From classrooms and the office to sports and driving, your eyes face many different environments in a day. Sometimes, eyeglass lenses specifically designed for those situations can give a boost to your visual clarity, eye safety and overall enjoyment —as in the examples below.
Sports call for eyewear that enhances vision, protects your eyes and stays securely (and comfortably) in place during physical activity. Look for shatterproof lenses, such as impact-resistant polycarbonate or Trivex®. An anti-fog coating and a sport-specific tint (see sidebar) can add further clarity. Wrap-around styles may stay in place better. You can even find prescription swimming goggles!
If you spend hours staring at a computer screen, you’re at risk for eye strain, blurred vision, red eyes, headaches and even sore muscles. Looking at a fixed distance for extended periods makes it harder to focus at other distances, while reading on a screen is harder on your eyes than reading on paper. Plus, if you’re adjusting your body position to look through the bottom of your bifocals, you might be causing strain on your neck, shoulders and back.
To overcome these issues, look for lenses optimized for intermediate-distance viewing. An anti-reflective coating and specialized tints can help reduce glare from overhead lighting and block short-wavelength light from your computer, all of which can enhance contrast and reduce eye strain.
Studies have shown that sun glare is a major factor in many automobile accidents. To reduce it, while increasing contrast for both night and daylight driving, consider polarized lenses or those with an anti-reflective coating. You might also pack a pair of prescription sunglasses (see sidebar).
Whether you’re working a construction site or tooling around your home workshop, certain situations call for safety glasses. For maximum eye protection, look for highly durable materials in the frame and lenses, such as impact-resistant polycarbonate and Trivex. Spring hinges on your glasses can further enhance durability. Also look for eyewear with expanded coverage, such as top and side shields, wrap-around styles or goggles.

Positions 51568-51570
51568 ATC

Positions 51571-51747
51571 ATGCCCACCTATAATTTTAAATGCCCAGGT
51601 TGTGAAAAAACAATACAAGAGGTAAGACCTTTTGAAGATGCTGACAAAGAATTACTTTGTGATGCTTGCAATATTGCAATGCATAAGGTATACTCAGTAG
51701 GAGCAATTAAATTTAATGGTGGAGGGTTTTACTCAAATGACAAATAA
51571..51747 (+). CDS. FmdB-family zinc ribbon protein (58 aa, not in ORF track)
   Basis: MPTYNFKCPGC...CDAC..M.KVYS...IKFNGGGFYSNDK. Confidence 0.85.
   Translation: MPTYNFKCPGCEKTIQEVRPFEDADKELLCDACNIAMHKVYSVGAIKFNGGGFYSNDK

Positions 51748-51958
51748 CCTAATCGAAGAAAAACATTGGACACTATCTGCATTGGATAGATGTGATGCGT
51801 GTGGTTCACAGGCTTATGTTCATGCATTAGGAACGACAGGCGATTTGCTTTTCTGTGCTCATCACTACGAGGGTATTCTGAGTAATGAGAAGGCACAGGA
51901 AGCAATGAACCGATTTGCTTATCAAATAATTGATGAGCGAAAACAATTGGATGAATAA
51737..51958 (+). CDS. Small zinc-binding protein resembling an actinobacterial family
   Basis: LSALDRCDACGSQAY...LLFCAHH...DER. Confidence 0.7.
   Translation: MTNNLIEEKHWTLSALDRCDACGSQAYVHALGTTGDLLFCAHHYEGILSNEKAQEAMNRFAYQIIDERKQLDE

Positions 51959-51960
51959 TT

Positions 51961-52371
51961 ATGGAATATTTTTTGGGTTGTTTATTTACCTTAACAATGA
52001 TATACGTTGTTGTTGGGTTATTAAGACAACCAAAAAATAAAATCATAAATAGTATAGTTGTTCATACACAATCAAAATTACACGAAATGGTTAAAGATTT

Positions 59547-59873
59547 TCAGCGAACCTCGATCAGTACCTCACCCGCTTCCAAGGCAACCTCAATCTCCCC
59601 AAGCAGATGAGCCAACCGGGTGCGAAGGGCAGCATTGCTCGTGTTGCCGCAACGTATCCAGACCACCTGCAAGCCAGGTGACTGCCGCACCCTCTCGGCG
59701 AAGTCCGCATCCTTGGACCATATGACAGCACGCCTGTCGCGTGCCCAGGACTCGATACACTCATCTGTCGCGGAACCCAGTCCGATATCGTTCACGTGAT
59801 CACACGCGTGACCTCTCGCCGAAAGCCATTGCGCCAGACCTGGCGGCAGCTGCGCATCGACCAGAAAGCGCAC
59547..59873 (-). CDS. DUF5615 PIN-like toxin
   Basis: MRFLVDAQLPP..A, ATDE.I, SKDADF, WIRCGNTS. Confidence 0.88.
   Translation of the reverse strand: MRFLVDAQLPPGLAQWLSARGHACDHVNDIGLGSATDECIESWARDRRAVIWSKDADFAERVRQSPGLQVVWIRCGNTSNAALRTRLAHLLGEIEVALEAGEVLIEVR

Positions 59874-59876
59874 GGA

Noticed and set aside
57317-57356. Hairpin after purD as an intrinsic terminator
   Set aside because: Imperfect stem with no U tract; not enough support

Fun & fashion
Sometimes you want an extra pair of glasses just for fun! With the many designer styles available today, it’s easy to create your own eyewear wardrobe to match an event, an outfit or just your mood.
The best way to find eyewear that suits your needs is to stop by your optometrist’s office, where you can try on frames and discuss the environments your eyes face every day. Your CareCredit credit card can help you cover the cost of specialty eyeglasses, and our Locator can help you find a participating optometrist near you.
More than just cool shades
Why choose prescription sunglasses? Here are a few top reasons:
- More stylish than clip-on or magnetic sun lenses — they’re available in nearly as many options as non-prescription models
- Offered for nearly any lens prescription and in nearly any lens material
- Come in a variety of tint options for different activities — such as dark amber for golf and baseball, yellow for tennis, copper for water sports; or choose photochromatics, which automatically adjust to suit changing lighting conditions
- Offer as much sun protection as non-prescription sunglasses when you choose models that block 100 percent of UV light
- Can be a safer, more comfortable alternative to wearing contacts at the beach or while swimming
AllAboutVision.com, accessed June 5, 2015:
“Specialty Eyewear: Glasses for All Seasons, for All Reasons,” by Christie Walker, updated May 2014, http://www.allaboutvision.com/eyeglasses/specialty_eyewear.htm
“How to Choose the Best Lenses for Your Glasses,” by Gary Heiting, OD, updated March 23, 2015, http://www.allaboutvision.com/lenses/how-to-choose.htm
“Computer Glasses: Relieving Computer Eye Strain,” by Gary Heiting, OD, updated February 2014, http://www.allaboutvision.com/cvs/computer_glasses.htm
“Prescription Sunglasses,” by Erinn Morgan, updated May 2014, http://www.allaboutvision.com/sunglasses/rx.htm
“Your Guide to Sport Sunglass Lens Tints,” compiled by Gary Heiting, OD, reviewed by Donald S. Teig, OD, updated July 2014, http://www.allaboutvision.com/sportsvision/lens-tints-chart.htm
All statements and opinions in "Different Types of Eye Glasses" are the sole opinions of the Customer Communications Group and not those of CareCredit. The content is subject to change without notice and offered for informational use only. You are urged to consult with your individual medical provider with respect to any professional advice presented. Your receipt of this material constitutes your acceptance of these terms.
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